• Salmon 
  • Shrimp
  • Pork loin
  • Grass-Fed Beef
  • Egg (one per day)

Nuts, Seeds, and Beans: 4 to 5 Servings per Day

You can enjoy a wide variety of nuts, seeds, and beans however, make sure they are unsalted.

  • Almonds (unsalted)
  • Pistachios (unsalted)
  • Cashews (unsalted)
  • Walnuts (unsalted)
  • Peanuts (unsalted)
  • Peanut Butter (unsalted)
  • Almond Butter
  • Chia Seeds
  • Flax Seeds
  • Hemp Seeds
  • Sunflower Seeds
  • Sesame Seeds
  • Baked Beans (low sodium)
  • Green Beans
  • Cooked Lentils

Fats and Oils: 2 to 3 Servings per Day

  • Avocado
  • Soft Margarine/butter
  • Olive Oil
  • Avocado Oil
  • Canola Oil
  • Vegetable Oil
  • Mayonnaise
  • Salad Dressing (full fat)

Sweets, Sugar, Candy, and Desserts: Fewer than 5 Servings per Week

  • Sugar (1 tablespoon)
  • Raw sugar (1 tablespoon)
  • Brown sugar (1 tablespoon)
  • Honey (1 tablespoon)
  • Maple Syrup (1 tablespoon)
  • Molasses (1 tablespoon)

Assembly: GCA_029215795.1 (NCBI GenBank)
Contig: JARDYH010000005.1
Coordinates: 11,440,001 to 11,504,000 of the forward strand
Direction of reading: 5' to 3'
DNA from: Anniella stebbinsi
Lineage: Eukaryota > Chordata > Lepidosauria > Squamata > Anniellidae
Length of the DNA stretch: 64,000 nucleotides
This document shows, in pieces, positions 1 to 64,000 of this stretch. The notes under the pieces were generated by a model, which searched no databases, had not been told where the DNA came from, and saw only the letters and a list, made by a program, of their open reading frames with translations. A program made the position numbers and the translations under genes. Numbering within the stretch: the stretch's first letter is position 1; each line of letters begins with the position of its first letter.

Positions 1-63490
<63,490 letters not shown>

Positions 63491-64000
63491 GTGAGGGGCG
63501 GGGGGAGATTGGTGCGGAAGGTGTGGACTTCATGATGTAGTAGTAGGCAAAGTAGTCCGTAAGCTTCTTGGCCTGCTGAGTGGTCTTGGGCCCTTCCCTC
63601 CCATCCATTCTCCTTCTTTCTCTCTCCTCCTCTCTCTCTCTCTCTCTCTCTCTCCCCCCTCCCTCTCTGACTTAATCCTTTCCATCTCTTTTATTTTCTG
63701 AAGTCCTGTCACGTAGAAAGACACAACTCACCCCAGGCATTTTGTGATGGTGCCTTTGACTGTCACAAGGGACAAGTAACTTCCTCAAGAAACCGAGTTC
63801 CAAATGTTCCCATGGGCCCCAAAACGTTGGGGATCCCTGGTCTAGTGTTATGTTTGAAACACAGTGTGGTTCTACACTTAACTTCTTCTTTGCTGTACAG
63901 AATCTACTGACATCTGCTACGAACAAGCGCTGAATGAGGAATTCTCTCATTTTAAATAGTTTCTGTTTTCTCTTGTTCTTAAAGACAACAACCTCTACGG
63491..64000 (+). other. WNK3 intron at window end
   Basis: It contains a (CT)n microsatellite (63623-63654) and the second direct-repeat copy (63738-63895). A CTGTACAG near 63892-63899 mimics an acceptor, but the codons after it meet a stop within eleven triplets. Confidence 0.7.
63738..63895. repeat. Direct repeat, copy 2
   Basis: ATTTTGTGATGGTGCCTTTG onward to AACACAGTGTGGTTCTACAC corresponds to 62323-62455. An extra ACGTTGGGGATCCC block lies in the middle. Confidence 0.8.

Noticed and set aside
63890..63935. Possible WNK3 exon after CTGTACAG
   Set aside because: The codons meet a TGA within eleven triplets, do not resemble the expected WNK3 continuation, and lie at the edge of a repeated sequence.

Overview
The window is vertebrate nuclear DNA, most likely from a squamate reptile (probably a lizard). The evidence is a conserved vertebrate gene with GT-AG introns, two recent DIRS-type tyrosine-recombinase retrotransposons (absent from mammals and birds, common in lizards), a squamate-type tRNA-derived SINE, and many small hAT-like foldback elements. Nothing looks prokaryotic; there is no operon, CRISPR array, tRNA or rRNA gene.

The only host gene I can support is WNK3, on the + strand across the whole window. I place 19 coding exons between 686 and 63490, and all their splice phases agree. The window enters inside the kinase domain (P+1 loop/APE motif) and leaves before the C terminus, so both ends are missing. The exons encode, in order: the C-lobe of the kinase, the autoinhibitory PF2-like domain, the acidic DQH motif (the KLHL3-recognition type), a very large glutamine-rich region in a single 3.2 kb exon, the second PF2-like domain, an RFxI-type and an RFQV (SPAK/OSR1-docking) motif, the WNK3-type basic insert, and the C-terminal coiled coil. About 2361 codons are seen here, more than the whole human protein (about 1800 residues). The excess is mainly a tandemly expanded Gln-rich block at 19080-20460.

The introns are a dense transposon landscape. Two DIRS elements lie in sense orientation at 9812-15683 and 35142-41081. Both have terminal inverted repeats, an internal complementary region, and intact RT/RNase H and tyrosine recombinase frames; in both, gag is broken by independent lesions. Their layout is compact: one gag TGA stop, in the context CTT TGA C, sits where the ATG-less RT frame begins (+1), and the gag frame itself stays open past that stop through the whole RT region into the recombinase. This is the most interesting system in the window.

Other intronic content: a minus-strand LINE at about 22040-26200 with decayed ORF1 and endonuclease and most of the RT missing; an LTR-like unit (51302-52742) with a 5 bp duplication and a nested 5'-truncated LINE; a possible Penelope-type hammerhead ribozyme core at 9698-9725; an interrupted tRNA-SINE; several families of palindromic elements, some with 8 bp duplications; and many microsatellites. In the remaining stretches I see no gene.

• Agave (1 tablespoon)
  • Jelly or Jam (1 tablespoon)
  • Sorbet or Low-fat Ice Cream (1/2 cup)
  • Frozen Yogurt (1/2 cup)
  • Pudding (1/2 cup)
  • Jello (1/2 cup)
  • Dark Chocolate (1/2 cup)

Download our free checklists with all the approved DASH Diet foods (and what you should avoid.)

Foods not to Eat

They are no requirements of what not to eat on the DASH Diet however it is recommended to stay away from foods that are high in sodium. Stay away from lots of processed or sugary foods, and avoid foods that are high in fat.

What to Drink on the DASH Diet

There are no requirements of what to drink on the DASH Diet however you would want to drink more water and herbal teas throughout the day.

What Not to Drink

There are no requirements of what not to drink on the DASH Diet however you definitely want to limit your soda and sugary drink intake. You also might want to reduce the amount of coffee you are drinking. Drinking coffee can automatically increase your blood pressure.